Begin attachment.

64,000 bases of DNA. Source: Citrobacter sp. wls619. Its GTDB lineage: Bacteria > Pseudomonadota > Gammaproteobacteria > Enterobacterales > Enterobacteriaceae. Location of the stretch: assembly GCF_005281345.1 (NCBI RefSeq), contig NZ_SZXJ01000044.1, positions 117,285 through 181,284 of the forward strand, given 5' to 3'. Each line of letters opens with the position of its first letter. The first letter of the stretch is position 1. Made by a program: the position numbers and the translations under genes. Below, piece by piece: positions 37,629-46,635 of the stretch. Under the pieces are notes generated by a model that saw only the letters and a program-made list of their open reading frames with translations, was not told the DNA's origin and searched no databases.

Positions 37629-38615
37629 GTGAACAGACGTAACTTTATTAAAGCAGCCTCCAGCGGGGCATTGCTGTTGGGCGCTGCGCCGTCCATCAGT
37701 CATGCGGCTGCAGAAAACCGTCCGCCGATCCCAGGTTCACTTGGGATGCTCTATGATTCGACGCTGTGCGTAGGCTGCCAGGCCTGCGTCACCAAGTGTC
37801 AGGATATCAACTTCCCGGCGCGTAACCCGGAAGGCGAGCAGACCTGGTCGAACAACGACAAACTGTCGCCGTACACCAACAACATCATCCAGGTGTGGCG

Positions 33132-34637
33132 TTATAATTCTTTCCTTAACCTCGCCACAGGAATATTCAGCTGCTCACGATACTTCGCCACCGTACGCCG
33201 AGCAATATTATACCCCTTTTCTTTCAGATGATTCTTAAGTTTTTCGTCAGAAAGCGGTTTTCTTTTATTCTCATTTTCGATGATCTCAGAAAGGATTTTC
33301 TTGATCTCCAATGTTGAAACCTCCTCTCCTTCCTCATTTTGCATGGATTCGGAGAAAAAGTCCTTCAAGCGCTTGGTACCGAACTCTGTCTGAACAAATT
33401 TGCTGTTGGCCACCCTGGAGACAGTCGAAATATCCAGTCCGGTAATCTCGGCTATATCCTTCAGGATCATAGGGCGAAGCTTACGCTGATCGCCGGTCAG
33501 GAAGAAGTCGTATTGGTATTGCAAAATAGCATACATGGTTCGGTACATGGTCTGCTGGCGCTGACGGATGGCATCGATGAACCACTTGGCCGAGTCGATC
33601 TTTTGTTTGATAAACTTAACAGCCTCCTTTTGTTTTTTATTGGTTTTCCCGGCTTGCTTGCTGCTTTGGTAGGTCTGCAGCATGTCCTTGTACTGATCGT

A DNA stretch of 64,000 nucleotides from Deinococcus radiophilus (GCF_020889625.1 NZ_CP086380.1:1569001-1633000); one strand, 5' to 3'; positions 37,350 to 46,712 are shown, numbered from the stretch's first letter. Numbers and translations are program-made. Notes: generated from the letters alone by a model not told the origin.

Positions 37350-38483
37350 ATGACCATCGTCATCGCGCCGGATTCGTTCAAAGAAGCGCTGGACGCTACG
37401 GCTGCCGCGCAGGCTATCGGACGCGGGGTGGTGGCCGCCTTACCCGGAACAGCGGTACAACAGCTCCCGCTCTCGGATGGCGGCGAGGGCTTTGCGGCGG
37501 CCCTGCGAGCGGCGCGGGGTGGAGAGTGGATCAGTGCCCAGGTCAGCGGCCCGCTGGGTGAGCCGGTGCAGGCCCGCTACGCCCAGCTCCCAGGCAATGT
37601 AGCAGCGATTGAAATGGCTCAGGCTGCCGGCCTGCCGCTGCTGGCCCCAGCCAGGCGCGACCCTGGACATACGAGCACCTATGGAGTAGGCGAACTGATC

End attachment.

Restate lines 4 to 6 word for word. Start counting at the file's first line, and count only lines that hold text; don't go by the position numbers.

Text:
37701 CATGCGGCTGCAGAAAACCGTCCGCCGATCCCAGGTTCACTTGGGATGCTCTATGATTCGACGCTGTGCGTAGGCTGCCAGGCCTGCGTCACCAAGTGTC
37801 AGGATATCAACTTCCCGGCGCGTAACCCGGAAGGCGAGCAGACCTGGTCGAACAACGACAAACTGTCGCCGTACACCAACAACATCATCCAGGTGTGGCG

Positions 33132-34637